7. Financial Planner. A financial planner guides clients in making sound, informed decisions on the risks and rewards of specific financial savings and opportunities. As a financial planner, you look into all aspects of the client's financial life, including income from all sources and financial commitments. Unlike a broker which looks only in stocks, you choose from a wide variety of financial instruments, such as bonds, mutual funds, real estate, venture capital opportunities, and others to help your clients reach their financial goals. Your tasks can range from providing consulting services to businesses on pension plan investments to as simple as helping individuals manage their bank statements.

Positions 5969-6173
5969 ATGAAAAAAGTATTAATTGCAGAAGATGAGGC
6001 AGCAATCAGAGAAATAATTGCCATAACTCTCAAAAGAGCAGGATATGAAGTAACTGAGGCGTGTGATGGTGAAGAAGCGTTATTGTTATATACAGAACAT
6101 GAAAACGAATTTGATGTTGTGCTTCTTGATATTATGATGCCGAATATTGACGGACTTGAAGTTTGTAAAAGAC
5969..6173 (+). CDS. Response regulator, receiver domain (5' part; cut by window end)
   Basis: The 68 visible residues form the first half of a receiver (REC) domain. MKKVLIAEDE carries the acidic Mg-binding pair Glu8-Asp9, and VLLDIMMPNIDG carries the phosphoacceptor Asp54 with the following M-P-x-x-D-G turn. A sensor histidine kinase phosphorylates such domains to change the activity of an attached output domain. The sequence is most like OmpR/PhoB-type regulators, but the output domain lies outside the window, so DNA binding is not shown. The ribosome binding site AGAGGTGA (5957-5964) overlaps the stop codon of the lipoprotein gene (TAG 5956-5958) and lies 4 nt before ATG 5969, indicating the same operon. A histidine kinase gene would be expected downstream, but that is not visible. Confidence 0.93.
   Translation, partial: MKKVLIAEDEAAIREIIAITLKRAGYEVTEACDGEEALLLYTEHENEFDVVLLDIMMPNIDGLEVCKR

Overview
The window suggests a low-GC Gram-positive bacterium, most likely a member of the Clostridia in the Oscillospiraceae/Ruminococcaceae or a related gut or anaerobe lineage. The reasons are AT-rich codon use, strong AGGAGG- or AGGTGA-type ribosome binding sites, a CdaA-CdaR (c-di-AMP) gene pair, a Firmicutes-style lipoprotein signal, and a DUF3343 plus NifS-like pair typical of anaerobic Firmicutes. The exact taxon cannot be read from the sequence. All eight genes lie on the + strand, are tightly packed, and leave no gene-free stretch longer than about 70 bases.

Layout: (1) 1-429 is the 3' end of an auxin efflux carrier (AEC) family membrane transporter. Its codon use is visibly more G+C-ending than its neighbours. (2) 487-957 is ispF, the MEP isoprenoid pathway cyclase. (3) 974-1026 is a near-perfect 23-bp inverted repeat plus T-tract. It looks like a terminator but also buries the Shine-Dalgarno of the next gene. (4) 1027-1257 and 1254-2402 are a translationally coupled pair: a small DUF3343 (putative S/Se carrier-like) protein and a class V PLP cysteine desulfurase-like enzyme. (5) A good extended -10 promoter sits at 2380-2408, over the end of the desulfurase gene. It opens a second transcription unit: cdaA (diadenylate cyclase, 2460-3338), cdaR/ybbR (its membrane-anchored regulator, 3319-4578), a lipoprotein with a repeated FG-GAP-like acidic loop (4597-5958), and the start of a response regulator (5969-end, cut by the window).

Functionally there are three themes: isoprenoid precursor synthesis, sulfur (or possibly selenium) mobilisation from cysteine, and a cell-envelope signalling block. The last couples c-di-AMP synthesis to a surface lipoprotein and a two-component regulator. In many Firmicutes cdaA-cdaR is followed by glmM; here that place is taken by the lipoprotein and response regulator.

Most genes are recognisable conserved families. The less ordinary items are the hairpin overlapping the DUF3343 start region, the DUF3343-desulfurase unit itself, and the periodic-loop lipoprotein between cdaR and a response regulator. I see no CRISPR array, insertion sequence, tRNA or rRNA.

Demand for this business continues to grow as investment vehicles become more complicated and the tax implications increasingly become pervasive. To start in this business, you need to have an extensive knowledge, training, and skill functioning for the finance industry. While no state or federal legislation define the qualifications of a financial planner, you need to decide how you will function as a financial advisor and get the appropriate certification and license. Many either register with the Securities and Exchange Commission to become a Registered Investment Adviser or take specialized training and pass exams to become a Certified Financial Planner. To become a CFP, you need to pass exams in six areas: tax management, investments, insurance, employee benefits, retirement and estate planning. You also need to complete 45 hours of continuing education every year. Other organizations that issue financial planning credentials include the National Association of Estate Planners and Councils (for Accredited Estate Planner), Institute for Investment Management Consultants (for Certified Investment Management Consultant), Association for Investment Management and Research (for Chartered Financial Analyst), and American Society of Certified Life Underwriters and Chartered Financial Consultants (for Chartered Financial Consultant).